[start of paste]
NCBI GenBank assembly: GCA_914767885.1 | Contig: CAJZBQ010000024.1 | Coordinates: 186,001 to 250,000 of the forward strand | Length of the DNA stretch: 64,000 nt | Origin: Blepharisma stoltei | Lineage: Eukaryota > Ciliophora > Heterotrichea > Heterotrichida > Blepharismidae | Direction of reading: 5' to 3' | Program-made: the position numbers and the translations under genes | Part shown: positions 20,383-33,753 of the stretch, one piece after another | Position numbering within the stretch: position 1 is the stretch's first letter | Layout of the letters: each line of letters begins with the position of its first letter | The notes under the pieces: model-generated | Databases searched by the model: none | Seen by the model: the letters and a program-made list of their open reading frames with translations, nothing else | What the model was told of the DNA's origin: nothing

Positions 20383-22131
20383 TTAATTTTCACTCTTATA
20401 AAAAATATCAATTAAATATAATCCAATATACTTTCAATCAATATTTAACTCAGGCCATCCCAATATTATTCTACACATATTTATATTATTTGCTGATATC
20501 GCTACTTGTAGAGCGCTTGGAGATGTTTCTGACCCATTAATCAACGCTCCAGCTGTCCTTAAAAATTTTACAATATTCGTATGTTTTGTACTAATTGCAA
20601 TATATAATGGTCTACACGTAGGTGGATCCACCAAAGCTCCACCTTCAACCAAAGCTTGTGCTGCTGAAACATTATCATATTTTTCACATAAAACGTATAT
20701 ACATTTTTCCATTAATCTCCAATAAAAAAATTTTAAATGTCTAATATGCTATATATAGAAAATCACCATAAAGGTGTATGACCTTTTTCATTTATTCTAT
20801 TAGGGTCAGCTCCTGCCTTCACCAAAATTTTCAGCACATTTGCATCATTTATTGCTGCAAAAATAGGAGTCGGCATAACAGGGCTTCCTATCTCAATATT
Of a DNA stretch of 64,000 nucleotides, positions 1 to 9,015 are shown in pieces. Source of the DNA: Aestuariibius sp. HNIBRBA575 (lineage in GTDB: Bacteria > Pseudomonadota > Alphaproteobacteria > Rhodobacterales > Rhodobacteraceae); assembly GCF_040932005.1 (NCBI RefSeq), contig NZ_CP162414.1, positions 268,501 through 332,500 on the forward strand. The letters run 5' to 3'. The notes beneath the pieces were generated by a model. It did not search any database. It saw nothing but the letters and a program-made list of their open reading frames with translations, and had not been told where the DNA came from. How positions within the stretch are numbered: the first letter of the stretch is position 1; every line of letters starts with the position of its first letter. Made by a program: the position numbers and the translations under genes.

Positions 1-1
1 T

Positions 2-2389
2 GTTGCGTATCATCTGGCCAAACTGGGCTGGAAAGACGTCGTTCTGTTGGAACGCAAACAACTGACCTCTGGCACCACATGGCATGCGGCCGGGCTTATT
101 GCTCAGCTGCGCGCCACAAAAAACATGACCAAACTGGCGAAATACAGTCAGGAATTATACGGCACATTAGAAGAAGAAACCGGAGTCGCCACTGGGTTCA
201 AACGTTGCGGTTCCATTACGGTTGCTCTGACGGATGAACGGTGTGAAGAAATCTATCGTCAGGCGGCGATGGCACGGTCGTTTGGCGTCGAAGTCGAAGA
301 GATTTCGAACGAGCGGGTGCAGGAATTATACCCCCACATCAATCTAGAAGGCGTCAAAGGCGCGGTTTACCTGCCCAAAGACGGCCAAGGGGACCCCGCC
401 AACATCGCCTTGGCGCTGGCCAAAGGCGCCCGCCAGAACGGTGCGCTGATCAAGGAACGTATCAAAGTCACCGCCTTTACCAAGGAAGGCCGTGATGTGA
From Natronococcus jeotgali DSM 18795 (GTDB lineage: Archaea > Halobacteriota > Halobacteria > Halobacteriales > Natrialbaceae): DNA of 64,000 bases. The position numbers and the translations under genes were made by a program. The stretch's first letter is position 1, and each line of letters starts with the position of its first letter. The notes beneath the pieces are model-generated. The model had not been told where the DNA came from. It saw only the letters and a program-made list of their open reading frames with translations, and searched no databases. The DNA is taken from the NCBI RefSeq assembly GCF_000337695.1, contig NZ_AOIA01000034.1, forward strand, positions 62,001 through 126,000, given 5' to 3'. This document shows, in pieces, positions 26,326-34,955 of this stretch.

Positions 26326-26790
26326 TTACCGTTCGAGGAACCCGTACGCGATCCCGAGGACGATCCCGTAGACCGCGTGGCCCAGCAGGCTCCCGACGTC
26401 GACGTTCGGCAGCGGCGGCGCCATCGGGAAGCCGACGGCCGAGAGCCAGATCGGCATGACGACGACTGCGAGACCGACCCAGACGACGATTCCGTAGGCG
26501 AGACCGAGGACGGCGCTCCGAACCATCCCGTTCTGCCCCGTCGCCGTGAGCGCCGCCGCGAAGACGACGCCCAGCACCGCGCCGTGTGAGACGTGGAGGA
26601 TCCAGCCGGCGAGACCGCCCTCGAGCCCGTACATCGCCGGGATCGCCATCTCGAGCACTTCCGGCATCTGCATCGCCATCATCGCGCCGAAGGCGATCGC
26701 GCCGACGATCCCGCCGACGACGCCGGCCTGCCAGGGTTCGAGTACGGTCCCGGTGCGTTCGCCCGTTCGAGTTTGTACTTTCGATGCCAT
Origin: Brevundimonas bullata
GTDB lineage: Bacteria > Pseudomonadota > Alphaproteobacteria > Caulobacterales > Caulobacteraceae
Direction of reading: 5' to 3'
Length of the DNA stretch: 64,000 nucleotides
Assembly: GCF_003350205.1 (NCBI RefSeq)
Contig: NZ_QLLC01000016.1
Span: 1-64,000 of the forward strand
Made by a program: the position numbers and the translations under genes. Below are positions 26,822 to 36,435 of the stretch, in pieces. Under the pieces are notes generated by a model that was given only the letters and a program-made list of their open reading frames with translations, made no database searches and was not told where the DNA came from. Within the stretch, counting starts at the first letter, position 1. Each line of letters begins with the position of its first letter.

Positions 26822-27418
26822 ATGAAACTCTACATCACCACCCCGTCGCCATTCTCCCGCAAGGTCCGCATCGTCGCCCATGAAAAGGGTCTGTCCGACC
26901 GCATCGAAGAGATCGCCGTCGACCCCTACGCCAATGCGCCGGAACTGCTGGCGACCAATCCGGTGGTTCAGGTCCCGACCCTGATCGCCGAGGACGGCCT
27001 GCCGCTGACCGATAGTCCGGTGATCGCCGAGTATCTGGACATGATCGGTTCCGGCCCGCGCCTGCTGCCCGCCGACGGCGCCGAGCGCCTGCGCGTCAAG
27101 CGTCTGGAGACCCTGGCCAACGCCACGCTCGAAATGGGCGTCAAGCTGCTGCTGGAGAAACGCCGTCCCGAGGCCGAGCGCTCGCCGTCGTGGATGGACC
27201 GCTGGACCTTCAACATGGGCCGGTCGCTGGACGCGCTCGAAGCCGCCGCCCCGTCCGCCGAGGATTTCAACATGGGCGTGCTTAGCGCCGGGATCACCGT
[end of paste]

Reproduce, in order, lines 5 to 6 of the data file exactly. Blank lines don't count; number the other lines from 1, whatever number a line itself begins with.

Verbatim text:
20501 GCTACTTGTAGAGCGCTTGGAGATGTTTCTGACCCATTAATCAACGCTCCAGCTGTCCTTAAAAATTTTACAATATTCGTATGTTTTGTACTAATTGCAA
20601 TATATAATGGTCTACACGTAGGTGGATCCACCAAAGCTCCACCTTCAACCAAAGCTTGTGCTGCTGAAACATTATCATATTTTTCACATAAAACGTATAT